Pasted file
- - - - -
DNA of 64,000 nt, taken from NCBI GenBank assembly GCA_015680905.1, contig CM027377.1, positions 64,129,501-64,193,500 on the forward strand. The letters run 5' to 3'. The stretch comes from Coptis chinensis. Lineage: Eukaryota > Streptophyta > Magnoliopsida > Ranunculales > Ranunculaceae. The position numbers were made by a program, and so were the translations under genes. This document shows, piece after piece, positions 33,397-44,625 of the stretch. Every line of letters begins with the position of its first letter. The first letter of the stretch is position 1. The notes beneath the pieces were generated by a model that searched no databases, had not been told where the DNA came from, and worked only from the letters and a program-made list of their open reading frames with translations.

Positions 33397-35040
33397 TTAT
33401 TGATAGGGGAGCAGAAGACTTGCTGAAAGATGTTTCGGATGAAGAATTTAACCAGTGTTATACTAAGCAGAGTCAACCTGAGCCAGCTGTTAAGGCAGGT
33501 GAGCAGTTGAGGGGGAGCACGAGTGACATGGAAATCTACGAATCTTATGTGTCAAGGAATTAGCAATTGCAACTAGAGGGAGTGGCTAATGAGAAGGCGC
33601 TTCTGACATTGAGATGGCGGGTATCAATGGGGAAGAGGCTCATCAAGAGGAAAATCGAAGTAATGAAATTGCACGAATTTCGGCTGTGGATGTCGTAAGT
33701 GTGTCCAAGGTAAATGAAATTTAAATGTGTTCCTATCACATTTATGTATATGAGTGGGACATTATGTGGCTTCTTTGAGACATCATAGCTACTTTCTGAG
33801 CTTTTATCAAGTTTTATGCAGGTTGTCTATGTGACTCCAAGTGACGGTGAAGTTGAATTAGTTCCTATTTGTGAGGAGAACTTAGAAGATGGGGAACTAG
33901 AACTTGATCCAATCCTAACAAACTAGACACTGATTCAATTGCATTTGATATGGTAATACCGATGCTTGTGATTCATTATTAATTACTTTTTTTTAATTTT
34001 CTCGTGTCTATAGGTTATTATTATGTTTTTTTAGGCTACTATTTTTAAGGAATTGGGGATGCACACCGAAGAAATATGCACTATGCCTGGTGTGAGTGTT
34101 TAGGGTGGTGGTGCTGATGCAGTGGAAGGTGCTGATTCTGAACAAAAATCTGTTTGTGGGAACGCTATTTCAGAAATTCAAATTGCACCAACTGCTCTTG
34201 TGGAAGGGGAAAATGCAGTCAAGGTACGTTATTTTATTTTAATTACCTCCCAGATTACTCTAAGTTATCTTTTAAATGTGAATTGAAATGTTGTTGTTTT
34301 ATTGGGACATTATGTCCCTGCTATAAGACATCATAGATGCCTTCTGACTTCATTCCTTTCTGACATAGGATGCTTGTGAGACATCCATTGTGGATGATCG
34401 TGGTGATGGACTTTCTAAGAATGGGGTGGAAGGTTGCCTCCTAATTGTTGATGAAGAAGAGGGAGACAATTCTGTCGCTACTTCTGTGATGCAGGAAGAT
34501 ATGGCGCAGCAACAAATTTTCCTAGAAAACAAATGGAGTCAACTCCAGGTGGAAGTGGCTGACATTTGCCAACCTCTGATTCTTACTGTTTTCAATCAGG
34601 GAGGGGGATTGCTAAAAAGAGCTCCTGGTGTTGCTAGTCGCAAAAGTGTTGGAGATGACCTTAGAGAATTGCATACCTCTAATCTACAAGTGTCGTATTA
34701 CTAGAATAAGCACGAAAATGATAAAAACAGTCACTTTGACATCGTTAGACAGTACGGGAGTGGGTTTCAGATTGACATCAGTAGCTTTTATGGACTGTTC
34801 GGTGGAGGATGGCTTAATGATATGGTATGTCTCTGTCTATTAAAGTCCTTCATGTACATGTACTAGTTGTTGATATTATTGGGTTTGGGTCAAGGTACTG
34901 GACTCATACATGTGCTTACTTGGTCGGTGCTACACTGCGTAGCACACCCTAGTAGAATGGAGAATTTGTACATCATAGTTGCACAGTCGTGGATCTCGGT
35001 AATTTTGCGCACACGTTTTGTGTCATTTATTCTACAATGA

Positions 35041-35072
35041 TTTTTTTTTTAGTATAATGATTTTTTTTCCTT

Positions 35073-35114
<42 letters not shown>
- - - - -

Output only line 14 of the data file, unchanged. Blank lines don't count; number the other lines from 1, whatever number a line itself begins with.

34401 TGGTGATGGACTTTCTAAGAATGGGGTGGAAGGTTGCCTCCTAATTGTTGATGAAGAAGAGGGAGACAATTCTGTCGCTACTTCTGTGATGCAGGAAGAT